The Varsity Blues admissions scandal last spring thrust Yale athletics into the national limelight. An investigation by the FBI revealed that Rudy Meredith, head women’s soccer coach for over two decades with an endowed coachship in his own name, had taken bribes to fraudulently list two girls as recruits when neither played soccer. Yale accepted one student, and the University has since rescinded her admission.
This event ignited fierce conversation on campus and beyond about the role of athletic recruiting and its interplay with issues of class and privilege. More broadly, it reminded campus of the inherent politics of athletics: that politics is fundamentally one of community.
University President Salovey said it best when he remarked that “when Yale does well athletically, an entire community basks in the reflected glory of that performance and it raises our community’s sense of ourselves and our self-esteem by reinforcing that shared connection that we have with one another. We are all part of Yale.”
In the past year as Sports Editor, I witnessed several moments when Yale Athletics cohered a fractured Yale student body. I saw that unity when volleyball ascended to the Ivy League Championship and then to the NCAA tournament in the fall, when men’s basketball did the same in the winter and with a late flurry nearly downed LSU in March Madness and when men’s lacrosse stormed all the way to the NCAA championship game in the spring.
The community that athletics brings starts with the team. The Varsity Blues scandal stung so much, not only because of the broader issue of what fair admissions practices are, but also because it corrupted the basis of athletics’ power as a vehicle for community values.
Those community values as written in Yale’s mission statement are “improving the world,” “educating future leaders” and doing all this through “the free exchange of ideas in an ethical, interdependent and diverse community.” Director of Athletics Vicky Chun has begun to realize these ideals during her first two years at the helm of Yale Athletics.
She is the first woman and person of color to hold the position and has installed several other women into top positions in the administration. To elevate women, she has moved women’s sports first on the athletics website — something she also did at her previous position at Colgate College. Both of these points hold particular resonance as Yale celebrates 50 years of women at the university.
Moving on from values, let’s now focus on how sports can carry a political message.
Last year, Yale men’s basketball opened their season in the Pac-12 China game against Cal, co-sponsored by Alibaba and the Federation of University Sports of China. The team took classes on Chinese language and culture, and co-founder of Alibaba Joseph Tsai ’86 LAW ’90 organized several activities for the squad.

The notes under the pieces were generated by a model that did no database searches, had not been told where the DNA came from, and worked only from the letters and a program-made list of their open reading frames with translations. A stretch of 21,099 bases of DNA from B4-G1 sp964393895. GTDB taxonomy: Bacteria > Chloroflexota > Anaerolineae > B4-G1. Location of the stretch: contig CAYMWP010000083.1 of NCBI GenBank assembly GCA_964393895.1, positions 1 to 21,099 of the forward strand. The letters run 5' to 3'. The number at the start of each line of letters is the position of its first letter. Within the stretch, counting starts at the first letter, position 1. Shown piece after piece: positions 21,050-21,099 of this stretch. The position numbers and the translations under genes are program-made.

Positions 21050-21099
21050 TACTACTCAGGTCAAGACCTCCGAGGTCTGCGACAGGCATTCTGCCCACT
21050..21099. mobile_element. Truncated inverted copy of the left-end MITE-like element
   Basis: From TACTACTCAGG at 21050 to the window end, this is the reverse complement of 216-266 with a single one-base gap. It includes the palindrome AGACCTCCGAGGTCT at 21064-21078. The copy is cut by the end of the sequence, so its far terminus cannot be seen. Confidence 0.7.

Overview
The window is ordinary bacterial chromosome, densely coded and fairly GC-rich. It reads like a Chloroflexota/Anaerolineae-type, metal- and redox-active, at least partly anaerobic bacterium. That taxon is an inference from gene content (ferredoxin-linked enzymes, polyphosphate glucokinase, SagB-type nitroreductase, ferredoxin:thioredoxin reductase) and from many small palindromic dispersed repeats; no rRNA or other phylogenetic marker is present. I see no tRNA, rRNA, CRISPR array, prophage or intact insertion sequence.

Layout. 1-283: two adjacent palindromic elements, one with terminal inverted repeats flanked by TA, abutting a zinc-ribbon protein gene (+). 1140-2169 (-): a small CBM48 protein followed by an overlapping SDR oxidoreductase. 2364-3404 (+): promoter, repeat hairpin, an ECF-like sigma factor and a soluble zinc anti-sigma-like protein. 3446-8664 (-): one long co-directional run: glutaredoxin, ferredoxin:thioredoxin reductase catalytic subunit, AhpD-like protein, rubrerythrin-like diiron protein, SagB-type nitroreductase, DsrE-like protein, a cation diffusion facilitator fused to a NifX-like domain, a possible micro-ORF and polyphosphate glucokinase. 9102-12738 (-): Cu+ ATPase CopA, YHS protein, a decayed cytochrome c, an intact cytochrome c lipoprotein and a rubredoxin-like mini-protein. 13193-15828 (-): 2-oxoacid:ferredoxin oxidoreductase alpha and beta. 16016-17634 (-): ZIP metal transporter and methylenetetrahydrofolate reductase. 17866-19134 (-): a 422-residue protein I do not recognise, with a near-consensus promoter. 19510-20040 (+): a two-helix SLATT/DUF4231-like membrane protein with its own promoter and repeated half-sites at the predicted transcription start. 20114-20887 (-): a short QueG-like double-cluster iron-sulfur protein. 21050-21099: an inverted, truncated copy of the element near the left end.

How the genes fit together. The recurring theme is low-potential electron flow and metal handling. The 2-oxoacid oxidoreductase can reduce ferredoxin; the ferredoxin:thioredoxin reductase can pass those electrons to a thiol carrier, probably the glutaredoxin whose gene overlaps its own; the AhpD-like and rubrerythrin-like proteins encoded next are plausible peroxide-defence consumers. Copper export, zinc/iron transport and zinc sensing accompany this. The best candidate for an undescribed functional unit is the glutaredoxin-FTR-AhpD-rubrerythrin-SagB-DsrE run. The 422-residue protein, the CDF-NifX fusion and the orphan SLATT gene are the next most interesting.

Over the weekend, Houston Rockets General Manager Daryl Morey wrote “fight for freedom, stand with Hong Kong” in a tweet that has since been deleted. The Rockets are the most popular team in China, and the negative response has been fierce with Chinese authorities severing connections with the NBA until the league repudiates Morey’s statement. Tsai, now the majority owner of the Brooklyn Nets, also weighed in with an open letter to NBA fans that said, “supporting a separatist movement in a Chinese territory is one of those third-rail issues, not only for the Chinese government, but also for citizens of China.”
While I won’t delve into the particular politics of this situation, we should consider the contrafactual of what could have happened to the China game if these events had occurred contemporaneously. Whether Yale played this game or not would have been seen as a tacit statement on whether Yale athletics, and by proxy, Yale supported Tsai’s views or not. What this example shows is that the character of sport is necessarily political. Questions of community are ever-present. No team, let alone Yale’s 35 Division I varsity athletic teams, can extricate themselves from shaping and projecting the communities and values they both inhabit and represent.
On a campus where students sometimes have an apathy towards athletics, recognizing the integral role they play in defining our community and what we stand for is of paramount importance. In order to represent the full gamut of the Yale experience, the entire student body has to be invested in athletics.
Caleb Rhodes | firstname.lastname@example.org